I made repeated visits to determine whether potential breeding sites were used, and then the following breeding statistics were collected for all breeding pairs: breeding date (date of first egg), clutch size (number of eggs/nest), mean egg mass, number of eggs to hatch, number of addled eggs, brood size (number of young/nest), number of young to fledge, and nestling size at 13 d after hatching ([plus or minus]1 d).
I used analysis of variance (ANOVA) to determine if brood size negatively affected productivity (i.e., number of fledged young), nest success (proportion of nests to fledge young), fledging success (proportion of young to fledge), and nestling quality (i.e., mass and size).
Hence, pairs that began with a larger clutch should fledge more young than pairs that began with a smaller clutch when both are given the same number of young to raise (Nur 1986).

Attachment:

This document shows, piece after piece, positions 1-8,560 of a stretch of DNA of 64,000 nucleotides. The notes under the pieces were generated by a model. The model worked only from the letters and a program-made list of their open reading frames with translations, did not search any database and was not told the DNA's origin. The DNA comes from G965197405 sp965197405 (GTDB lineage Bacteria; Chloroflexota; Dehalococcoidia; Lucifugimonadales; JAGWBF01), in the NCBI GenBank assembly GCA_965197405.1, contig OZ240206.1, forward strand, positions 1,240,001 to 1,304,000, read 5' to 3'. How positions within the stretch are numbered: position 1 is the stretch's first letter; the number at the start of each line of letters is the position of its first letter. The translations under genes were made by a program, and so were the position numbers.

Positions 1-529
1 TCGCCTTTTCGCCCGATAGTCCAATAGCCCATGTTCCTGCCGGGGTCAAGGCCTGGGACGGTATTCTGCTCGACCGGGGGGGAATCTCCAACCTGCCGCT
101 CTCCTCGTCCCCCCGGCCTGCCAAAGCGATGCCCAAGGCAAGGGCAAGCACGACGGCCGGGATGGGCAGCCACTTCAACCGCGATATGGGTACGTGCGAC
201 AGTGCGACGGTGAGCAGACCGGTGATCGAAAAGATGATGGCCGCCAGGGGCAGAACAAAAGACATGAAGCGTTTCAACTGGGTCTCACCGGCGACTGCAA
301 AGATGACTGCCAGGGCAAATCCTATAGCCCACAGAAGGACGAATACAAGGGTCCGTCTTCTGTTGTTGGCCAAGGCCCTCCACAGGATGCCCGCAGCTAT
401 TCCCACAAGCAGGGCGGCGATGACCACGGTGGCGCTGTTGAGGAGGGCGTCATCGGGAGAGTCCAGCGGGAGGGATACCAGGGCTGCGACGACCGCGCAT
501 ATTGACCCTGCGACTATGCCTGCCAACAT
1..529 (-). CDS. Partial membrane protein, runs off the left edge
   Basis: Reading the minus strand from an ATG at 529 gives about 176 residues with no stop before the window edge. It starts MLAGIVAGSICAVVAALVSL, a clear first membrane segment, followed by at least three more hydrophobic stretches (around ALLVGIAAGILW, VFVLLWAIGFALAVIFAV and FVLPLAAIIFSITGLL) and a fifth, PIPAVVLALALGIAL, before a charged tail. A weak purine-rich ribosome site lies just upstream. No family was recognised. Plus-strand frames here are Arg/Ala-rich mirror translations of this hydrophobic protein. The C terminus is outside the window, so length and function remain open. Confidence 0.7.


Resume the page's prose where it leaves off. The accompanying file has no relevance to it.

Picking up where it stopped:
Nonetheless, to reduce the probability of biasing my estimates of survival, I eliminated all nests that failed to fledge at least one nestling from the analysis of return.
Under the assumptions that food is limited and costs of reproduction are passed onto offspring, I predicted that both the proportion of young to fledge and nestling quality would decline with increasing brood size.
Finally, a comparison of the proportion of recruits to fledge from different-sized broods was virtually identical to the proportion of nestlings that fledged from each brood size (Fig.
Nestlings in large broods generally took more time to fledge ([bar] X = 32.6 [+ or -] 2.5 d, n = 220) than those in small ([bar] X = 30.5 [+ or -] 1.6 d, n 51, Tukey HSD test, P [is less than] 0.001) and medium ([bar] X 31.2 [+ or -] 2.3 d, n = 64, Tukey HSD test, P = 0.022) broods (Table 4).
High-quality chicks may be expected to grow faster and fledge at a younger age than low-quality chicks (but see Ross and McLaren 1981).
It might be argued that brood reduction occurred in nests where parents delivered less food, and therefore surviving nestlings should be expected to grow more slowly or be less likely to fledge than in unreduced broods.
Our results suggested the possibility of an additional cost to asynchronous hatching: chicks in large ASYNC broods generally took longer to fledge than their SYNC counterparts.